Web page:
International UNIMAS STEM EnCon2018 | 12 - 14 September 2018| Kuching, Sarawak

Keynote Speaker 1 : Professor Dato’ Dr. Burhanuddin bin Haji Yeop

Professor Dato’ Dr. Burhanuddin bin Haji Yeop
MEMS based Chemical Sensors for Biomedical Applications
In a chemical sensing system for biomedical applications, the system usually consist of a chemical sensing unit [1], microfluidic [2] and pumping system [3], microgenerator unit to power up the sensors [4], and an energy storage device [5].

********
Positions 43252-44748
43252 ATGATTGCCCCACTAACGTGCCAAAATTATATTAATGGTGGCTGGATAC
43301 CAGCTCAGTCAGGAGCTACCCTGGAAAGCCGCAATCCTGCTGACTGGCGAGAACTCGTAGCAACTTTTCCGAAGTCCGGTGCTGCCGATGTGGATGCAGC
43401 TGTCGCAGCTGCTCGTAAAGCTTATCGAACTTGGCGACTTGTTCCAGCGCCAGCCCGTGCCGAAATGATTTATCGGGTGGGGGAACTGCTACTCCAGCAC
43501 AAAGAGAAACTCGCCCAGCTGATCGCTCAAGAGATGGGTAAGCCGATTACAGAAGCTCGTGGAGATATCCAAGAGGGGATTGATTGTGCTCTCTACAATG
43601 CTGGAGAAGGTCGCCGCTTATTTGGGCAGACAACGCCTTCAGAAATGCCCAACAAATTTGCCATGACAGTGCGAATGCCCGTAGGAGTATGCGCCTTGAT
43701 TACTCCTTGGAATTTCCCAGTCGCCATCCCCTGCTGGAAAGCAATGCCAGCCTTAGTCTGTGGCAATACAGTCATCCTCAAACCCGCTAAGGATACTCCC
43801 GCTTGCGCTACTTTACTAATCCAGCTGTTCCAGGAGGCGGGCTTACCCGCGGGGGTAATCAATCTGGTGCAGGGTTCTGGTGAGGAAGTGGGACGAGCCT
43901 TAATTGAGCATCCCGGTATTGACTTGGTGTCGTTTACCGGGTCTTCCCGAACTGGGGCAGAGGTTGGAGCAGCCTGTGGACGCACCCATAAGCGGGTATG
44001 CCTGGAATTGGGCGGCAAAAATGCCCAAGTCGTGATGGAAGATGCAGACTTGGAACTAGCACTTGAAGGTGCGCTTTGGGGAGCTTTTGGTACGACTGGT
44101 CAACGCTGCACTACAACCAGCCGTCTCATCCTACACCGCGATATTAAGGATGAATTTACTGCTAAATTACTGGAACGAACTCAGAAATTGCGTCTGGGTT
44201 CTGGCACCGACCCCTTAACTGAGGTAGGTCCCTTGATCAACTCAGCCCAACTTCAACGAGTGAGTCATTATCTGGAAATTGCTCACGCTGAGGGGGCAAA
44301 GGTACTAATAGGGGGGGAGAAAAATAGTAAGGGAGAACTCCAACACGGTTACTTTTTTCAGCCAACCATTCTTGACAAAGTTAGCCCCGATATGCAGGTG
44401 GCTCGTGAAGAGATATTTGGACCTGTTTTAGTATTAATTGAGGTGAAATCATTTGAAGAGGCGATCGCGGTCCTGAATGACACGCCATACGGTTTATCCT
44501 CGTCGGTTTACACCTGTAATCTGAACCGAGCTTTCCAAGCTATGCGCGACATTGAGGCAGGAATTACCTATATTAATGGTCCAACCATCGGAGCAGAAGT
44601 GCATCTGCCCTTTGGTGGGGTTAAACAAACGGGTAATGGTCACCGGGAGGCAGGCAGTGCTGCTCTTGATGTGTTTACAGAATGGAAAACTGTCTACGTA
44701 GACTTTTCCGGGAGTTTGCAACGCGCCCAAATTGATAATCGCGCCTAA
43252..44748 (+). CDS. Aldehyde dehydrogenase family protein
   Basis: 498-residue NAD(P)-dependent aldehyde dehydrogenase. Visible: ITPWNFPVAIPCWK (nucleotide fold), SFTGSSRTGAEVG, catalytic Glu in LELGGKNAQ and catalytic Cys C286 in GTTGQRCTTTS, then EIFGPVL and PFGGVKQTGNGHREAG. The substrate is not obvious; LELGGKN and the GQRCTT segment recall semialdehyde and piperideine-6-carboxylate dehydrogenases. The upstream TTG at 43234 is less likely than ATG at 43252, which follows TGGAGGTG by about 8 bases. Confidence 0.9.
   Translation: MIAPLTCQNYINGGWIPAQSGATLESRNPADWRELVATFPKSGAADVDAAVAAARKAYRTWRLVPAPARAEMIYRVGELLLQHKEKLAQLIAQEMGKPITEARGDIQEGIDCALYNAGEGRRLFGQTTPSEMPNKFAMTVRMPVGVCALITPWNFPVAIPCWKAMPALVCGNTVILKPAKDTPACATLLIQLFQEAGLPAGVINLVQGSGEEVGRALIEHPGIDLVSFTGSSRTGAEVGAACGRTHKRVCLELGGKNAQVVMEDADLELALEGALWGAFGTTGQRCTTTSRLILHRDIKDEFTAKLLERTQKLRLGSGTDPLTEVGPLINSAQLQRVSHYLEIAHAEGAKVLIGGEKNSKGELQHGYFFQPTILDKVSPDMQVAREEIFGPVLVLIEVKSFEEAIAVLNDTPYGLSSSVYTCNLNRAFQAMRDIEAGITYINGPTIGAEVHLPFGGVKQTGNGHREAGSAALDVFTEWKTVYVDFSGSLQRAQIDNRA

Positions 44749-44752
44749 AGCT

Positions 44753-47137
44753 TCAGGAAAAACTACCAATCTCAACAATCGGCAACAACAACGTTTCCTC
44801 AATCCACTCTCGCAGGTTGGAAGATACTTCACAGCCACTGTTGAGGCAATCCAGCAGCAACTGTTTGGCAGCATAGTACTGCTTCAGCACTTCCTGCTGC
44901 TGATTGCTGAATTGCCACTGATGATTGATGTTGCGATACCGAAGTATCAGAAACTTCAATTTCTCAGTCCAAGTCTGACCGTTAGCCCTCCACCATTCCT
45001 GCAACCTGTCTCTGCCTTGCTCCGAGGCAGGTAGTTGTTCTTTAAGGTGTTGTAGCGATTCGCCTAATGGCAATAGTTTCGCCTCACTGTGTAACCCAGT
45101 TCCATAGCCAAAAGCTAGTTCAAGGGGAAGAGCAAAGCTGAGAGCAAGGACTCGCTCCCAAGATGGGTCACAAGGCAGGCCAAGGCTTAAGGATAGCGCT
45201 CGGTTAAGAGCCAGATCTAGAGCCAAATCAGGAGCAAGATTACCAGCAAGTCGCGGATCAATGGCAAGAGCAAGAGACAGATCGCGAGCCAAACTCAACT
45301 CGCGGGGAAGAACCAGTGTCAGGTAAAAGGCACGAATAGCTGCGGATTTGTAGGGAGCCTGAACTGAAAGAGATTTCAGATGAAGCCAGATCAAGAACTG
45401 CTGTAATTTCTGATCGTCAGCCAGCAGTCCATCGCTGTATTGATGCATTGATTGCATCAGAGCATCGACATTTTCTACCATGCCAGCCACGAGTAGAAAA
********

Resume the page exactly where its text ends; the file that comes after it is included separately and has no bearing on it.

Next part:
CuO and ZnO nanowires could be fabricated into a highly sensitive gas and chemical sensors for biomedical applications [1]. Metal oxides nanostructures are important materials involving in the development of gas detection systems, but most of them only working at elevated temperature. A diode based structure of p-type copper oxide (CuO) and n-type zinc oxide (ZnO) nanowires (NWs) on silicon, which posses rectifying I-V characteristic, was fabricated to overcome this drawback. Chemical sensing characteristics of CuO NWs and ZnO NWs with and without diode structure have been examined by measuring the resistance change towards 0.5% methanol vapour at room temperature. The diode based structures showed significant improvement in sensing behaviours. The implementation of CuO NWs and ZnO NWs with diode based structures showed great enhancement in terms of sensitivity, reliability and recovery rate. Elements to be detected are guided into microfluidic channels using MEMS micropumps [2,3]. The micro chamber and the fluidic channel were fabricated using standard photolithography and soft lithography process. Conventional method by pouring PDMS on a silicon wafer and peeling after curing in soft lithography produces unspecific layer thickness [2]. In the micropump, planar valveless design is used [3]. The technique utilizes MEMS fabrication methods by using a double sided etch. A planar diffuser and a nozzle element of the pump, as well as a 150 μm thick silicon membrane, are designed and fabricated using only three pattern process steps. An actuator-chamber and a pump-chamber with depths of 250 μm are formed after 250 min KOH etching, while the diffuser/nozzle element with a depth of 50 μm is sequentially formed after chamber forming.